Merseyside's Police Commissioner has today responded to an announcement by the Home Office outlining policing funding for 2018/19.
The statement, made by Policing Minister Nick Hurd MP, confirmed Merseyside Police will receive no change to its grant funding from central Government, which will be exactly the same in 2018/19 as in 2017/18.
Flexibility has instead been given to Police and Crime Commissioners to increase funding from local taxpayers through the policing precept portion of Council Tax by up to £12 per annum (based on a Band D property).
Following initial analysis of the announcement, Merseyside’s Police Commissioner Jane Kennedy said: “In 2015, the Chancellor promised to ‘protect our police because they protect us’.
“The Government misled us and the police service then. Yesterday Nick Hurd once again used spin to mask a disappointing settlement that fails to provide our police with the resources they need to keep our communities safe.
“Merseyside Police will not receive a single extra penny in grant from the government. Freezing the grant issued by central government at the 2017/18 rate is in reality a real terms cut, as it fails to take into account pay and the inflationary pressures the Force faces.
“Instead of providing the new money that the police needs and that Police Chiefs across the country have called for, the policing minister had sidestepped his responsibility and is expecting local people to pay more.
“It is a move which comes from a government who know the price of everything and the value of nothing.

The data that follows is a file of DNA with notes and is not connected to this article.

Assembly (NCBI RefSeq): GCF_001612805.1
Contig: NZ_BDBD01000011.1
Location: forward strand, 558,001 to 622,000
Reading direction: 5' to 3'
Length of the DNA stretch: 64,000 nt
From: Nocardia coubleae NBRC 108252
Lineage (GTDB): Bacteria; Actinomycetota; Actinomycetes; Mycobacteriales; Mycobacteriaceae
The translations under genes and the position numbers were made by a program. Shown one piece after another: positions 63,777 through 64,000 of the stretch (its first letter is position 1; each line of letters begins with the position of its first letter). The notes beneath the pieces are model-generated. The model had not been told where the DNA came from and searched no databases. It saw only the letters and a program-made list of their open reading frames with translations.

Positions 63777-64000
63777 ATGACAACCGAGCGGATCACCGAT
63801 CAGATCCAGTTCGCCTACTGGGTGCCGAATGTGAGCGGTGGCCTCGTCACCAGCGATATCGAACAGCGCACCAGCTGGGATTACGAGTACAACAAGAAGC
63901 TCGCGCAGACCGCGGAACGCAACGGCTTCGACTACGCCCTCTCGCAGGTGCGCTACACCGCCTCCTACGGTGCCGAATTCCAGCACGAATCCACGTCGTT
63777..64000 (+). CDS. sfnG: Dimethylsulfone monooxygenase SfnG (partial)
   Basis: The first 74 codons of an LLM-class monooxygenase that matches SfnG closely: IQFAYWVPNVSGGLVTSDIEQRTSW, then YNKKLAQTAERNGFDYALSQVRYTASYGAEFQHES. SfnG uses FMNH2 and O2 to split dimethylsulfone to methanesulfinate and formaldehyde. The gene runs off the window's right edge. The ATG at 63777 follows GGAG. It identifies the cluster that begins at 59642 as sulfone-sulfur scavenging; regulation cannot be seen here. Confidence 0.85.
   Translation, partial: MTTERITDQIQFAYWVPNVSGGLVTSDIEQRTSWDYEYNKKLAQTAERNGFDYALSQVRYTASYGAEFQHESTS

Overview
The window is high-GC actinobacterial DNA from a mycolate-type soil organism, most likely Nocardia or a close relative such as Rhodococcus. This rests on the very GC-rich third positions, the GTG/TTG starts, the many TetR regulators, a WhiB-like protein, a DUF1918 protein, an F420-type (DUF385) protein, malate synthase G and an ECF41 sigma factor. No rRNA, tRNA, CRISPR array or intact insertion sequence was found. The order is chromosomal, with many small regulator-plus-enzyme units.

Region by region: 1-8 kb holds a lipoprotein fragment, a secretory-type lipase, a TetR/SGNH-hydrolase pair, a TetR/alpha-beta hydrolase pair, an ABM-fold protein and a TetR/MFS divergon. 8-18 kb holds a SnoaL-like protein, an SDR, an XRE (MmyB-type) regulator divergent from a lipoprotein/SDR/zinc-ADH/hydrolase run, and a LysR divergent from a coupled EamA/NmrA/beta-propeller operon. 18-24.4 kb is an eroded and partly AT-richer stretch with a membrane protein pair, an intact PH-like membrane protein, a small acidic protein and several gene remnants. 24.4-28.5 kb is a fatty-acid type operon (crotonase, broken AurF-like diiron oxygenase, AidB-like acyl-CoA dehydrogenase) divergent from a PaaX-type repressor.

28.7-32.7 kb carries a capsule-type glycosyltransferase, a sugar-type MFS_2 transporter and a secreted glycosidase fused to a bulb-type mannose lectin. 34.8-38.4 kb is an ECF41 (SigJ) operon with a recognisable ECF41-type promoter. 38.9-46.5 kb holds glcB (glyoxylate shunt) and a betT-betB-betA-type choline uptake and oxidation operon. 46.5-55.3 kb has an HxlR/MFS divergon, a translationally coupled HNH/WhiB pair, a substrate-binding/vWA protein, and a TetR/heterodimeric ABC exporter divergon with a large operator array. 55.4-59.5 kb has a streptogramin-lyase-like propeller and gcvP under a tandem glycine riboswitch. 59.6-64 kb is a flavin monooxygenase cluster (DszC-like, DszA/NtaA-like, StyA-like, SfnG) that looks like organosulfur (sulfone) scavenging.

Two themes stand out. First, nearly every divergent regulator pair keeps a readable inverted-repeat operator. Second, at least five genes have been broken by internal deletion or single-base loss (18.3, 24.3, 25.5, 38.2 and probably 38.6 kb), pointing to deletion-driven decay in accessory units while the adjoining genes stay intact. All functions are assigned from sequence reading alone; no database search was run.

“Whilst I cautiously welcome the opportunity to raise resources that are desperately needed for Merseyside Police, lifting the cap on the policing precept is simply shifting the burden of paying for the police service from those who earn the most on to the shoulders of those who earn the least.
“My concern is that I am being forced down a route of asking local council taxpayers, who are already heavily burdened, to pay more towards the policing of Merseyside. This is a step which I am reluctant to take and I will consult with local people to seek their views. However, if we don’t take this opportunity to raise the precept then Merseyside Police will be penalised and our communities will be adversely affected.
“Crime is rising, it is also becoming increasingly complex. With demand growing, calls for help continuing to increase and new crimes emerging, the service is now under more pressure than ever before.
“Any additional funding we can raise from the precept will not replace the 1,000 officers we have lost over the last seven years. However, it will mean that we will have 64 officers more by March 2019 than otherwise.
“The sad truth is that, despite his assurances, the policing minister has failed to listen once again. His statement is yet further proof of this government’s willingness to benefit the leafy Home Counties at the expense of poorer urban areas.”
The Home Office media release on the Police Funding Settlement can be found here.
See the full written statement from the Policing Minister